Can Capital Campaigns be based on Planned Gifts? – Vaughn W. Henry & Associates
Can Capital Campaigns be based on Planned Gifts?
While lead trusts generally aren’t promoted like remainder trusts, there are ways to combine the two tools to provide significant gifts to charity today. Learning about basics is doubly important for advisors to better help donors improve their options and social capital control. The following case isn’t one suitable for many donors, but the concept has merit for the right circumstances. For those organizations able to present the idea to a major supporter, it might be the way to get that capital project off the ground without going through a long fundraising campaign or another unpopular bond issue and still help the donor solve financial planning problems at the same time.
Jack Wise, a 66 year old business owner, was approached by a local charity group he’d supported for many years about ways to finance a school district’s youth center. The community previously rejected an increase in property taxes and school officials wanted a fresh perspective on ways to build the needed facility. Jack’s financial advisor offered an idea that gave the district new options. By taking $2 million of Jack’s stock portfolio with modest income earnings of 3% per year, the advisor placed $1 million of the stock into a 6% CRAT to replace Jack’s existing earnings of $60,000 per year. The remaining $1 million in growth stock was combined with some idle development property worth $2.73 million into a family limited partnership (FLP). Then 40% of the limited partnership units were contributed to a 6% CLAT designed to produce $60,000 in annual distributions to charity. The minority interests were discounted by 33% for lack of marketability and control; meaning that the fair market value of assets held by the charitable lead trust were also valued at $1 million.
Once the $1 million in appreciated stock was placed into Jack’s charitable remainder trust, the trustee loaned the school district the $1 million to finance the youth center and commence construction. The note owned by the CRT requires a payment of 6% interest annually, but where does the school get the funds to pay the note since the youth center isn’t a revenue-producing asset? It comes from the CLAT payment of $60,000 that passes through their foundation’s hands and back to Jack’s CRAT in order to provide him with the same level of life style he previously enjoyed from the stock and land contributed to his two estate planning trusts. Besides receiving income from the CRT, an income tax deduction of $522,340 is created and usable for six years. Additionally, the assets in the CLAT, eventually passing to his heirs, do so for a discounted value of $522,340. Combined with aggressive annual gifting and other lifetime gifts of FLP units to family members, Jack can pass the $3.43 million plus all the projected growth to heirs for no gift or estate tax while building the Jack Wise Community Center now.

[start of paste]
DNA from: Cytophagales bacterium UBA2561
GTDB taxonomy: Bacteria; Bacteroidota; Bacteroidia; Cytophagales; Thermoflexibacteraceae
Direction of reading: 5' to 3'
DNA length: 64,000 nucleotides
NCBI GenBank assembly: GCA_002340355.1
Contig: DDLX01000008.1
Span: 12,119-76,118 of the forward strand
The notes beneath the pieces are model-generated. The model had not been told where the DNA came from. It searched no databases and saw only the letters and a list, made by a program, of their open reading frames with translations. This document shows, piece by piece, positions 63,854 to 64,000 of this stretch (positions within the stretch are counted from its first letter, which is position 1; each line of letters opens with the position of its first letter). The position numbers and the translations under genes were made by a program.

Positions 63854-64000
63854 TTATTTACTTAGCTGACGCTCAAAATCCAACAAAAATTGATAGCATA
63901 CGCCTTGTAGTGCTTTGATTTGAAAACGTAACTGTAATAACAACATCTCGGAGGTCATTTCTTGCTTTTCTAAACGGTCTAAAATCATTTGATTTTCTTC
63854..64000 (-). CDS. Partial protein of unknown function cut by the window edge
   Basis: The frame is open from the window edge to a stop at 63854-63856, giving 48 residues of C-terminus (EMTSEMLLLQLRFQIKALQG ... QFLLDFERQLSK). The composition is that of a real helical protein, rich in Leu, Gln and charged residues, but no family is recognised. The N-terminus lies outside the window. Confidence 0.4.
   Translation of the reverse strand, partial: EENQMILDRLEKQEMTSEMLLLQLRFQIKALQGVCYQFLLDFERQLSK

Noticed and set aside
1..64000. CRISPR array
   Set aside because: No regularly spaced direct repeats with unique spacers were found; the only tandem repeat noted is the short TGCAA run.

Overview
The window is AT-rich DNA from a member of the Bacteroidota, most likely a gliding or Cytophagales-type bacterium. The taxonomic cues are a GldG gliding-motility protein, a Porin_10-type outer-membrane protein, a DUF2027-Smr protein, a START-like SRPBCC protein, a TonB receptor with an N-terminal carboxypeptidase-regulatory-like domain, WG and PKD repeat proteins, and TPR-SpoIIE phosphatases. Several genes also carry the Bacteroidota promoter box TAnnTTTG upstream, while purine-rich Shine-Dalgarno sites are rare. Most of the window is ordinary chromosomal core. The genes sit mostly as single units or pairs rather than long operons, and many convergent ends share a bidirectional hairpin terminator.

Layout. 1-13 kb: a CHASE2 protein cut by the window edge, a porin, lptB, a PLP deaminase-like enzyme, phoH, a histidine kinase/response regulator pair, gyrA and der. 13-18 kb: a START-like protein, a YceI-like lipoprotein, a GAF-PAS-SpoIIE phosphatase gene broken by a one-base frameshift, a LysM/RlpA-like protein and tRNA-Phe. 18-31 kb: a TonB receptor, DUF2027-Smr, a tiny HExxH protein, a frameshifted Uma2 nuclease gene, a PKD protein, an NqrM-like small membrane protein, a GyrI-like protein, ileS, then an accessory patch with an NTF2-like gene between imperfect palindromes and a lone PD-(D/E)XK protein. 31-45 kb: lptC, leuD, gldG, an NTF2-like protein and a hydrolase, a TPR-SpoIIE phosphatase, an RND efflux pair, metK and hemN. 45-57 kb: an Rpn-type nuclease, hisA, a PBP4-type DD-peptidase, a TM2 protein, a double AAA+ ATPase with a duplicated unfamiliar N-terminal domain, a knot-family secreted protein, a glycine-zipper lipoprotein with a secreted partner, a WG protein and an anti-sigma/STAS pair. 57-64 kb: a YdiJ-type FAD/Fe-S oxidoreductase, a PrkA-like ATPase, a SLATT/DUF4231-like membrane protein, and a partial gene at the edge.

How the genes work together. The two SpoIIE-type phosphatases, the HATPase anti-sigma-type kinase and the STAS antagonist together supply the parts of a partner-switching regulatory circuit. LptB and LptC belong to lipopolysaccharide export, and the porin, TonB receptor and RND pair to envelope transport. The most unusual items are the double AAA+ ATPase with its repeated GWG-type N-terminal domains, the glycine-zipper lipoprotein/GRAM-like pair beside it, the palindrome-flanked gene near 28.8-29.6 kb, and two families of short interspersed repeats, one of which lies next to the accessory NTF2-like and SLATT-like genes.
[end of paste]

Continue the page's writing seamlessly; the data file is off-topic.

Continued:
How does this compare to doing nothing? Jack’s $3.43 million, plus all the associated growth would normally be reduced 50% at death by estate taxes. By making these three planning tools work within his estate plan, Jack can help a charity fulfill its mission, support a familyphilanthropy, pass more assets to his family and generate an income tax deduction when he can actually make use of it, all without reducing his current income stream.
While this case is a little complex for a quick study article, it made good sense to Jack’s advisors and played a major role in his “zero estate tax master plan”. Learn more about charitable remainder (CRT) and charitable lead (CLT) trusts and find creative ways to introduce them as solutions to client and donor planning problems.
Note to school adminstrators and development officers.
This example of a $1 million youth center was paid for by one donor as a result of creative estate planning. Tired of sending kids out door to door selling candy, pizzas and magazines? How about those car washes and bake sales? Nickel and dime fundraising efforts may build community spirit, but they often irritate donors and there’s plenty of risk in today’s world when peddling stuff on the street to strangers.
It’s become increasingly important to incorporate planned giving into any development program that plans to be around for any length of time. Long term gifts require an outlook that ecompasses more that putting money on the table today, both new and experienced planners need to make use of the tax planning strategies to help donors be tax efficient in their support of philanthropy.
As an additional note, the July 24, 2000 issue of USA Today had an article, Fundraisers pay for schools’ needs, that contained some interesting statistics concerning the increased use of fundraising activities in schools.